Heartland Soccer Association Awards Gala set for February

Heartland Soccer Association will cap off another successful year with an awards banquet on February 3 at the Museum at Prairie Fire.

The Second Annual Awards Gala will start at 7 p.m. with more than 300 people expected to attend.

Last year’s banquet was a rousing success and tickets are expected to sell quickly for this year’s event.

“People were really honored (last year),” said Heartland Soccer Special Events Manager Wendy Reyes. “Everybody was excited to get together outside of soccer games. We expected 70 people and we ended up selling out.”

Tickets for the kid-friendly event are $35, which includes the ticket price and a meal. There will be a cash bar and a raffle.

“It’s a community event,” Reyes said. “It’s an opportunity to socialize. It’s wonderful.”

Tickets for the event can be purchased through Heartland’s website: heartlandsoccer.net.

Among the awards presented, along with the Kansas City Soccer Association, will be Club Administrator of the Year, Girls and Boys Coaches of the Year, Heartland Soccer Hall of Fame Individual, Heartland Soccer Hall of Fame Player, and a Special Individual Recognition Award.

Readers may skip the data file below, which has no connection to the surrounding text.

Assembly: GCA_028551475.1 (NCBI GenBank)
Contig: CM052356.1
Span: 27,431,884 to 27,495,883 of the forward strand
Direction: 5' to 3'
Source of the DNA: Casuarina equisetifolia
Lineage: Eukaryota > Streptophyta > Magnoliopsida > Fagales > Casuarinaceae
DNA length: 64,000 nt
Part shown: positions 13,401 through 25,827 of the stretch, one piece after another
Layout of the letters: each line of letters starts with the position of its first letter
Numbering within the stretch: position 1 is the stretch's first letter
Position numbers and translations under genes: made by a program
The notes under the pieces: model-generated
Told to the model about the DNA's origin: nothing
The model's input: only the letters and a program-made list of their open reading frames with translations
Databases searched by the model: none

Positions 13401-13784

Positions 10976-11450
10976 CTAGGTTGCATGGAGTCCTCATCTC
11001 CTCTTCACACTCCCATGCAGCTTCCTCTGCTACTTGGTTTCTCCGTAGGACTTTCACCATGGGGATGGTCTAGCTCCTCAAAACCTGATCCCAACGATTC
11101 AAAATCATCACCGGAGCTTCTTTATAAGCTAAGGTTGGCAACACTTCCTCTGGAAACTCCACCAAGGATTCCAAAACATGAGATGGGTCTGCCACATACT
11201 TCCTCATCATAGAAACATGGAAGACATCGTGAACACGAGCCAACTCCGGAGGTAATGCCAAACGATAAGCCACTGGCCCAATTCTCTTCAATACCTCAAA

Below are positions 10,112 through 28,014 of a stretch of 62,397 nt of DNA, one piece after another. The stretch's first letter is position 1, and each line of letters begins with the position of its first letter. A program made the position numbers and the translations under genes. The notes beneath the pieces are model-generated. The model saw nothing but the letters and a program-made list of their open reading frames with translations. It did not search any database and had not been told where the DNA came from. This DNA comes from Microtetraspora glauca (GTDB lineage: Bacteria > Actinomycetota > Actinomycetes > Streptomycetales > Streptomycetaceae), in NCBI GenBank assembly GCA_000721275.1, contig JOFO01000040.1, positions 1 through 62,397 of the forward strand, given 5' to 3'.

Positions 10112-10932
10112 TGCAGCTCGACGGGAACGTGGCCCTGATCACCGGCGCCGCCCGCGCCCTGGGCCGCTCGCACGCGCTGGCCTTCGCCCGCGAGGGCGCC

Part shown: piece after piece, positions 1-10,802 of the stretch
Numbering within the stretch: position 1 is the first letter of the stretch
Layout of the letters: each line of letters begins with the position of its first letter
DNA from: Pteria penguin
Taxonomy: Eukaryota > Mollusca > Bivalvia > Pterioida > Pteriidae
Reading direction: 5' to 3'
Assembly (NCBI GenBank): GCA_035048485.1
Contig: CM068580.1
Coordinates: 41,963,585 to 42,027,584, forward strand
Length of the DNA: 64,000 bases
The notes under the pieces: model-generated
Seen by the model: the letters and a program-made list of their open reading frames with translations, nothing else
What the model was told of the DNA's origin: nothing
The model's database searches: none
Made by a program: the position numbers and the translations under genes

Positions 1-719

Melanie Davies will receive the latter award for her work with Jambars, a Lawrence club which emphasizes positive soccer experiences for players and parents.

“It’s the coaching,” Davies said of what helps Jambars stand out. “(Director of Coaching) Oumar Seck really just wanted to change how we provide soccer, how we talk about it, what we want kids to do and believe. It’s about the training and playing the game and loving the game and opening your heart to the game.”

The club was created three years ago and is already having a noticeable effect for beginning soccer players.

“Our younger boys and girls are really buying into the philosophy of really putting your heart into the game, doing your best and trying in practice,” said Davies, who serves as Jambars Registrar, among other duties. “It’s going to take a while and it’s going to be something that happens, but you do have to be very patient.”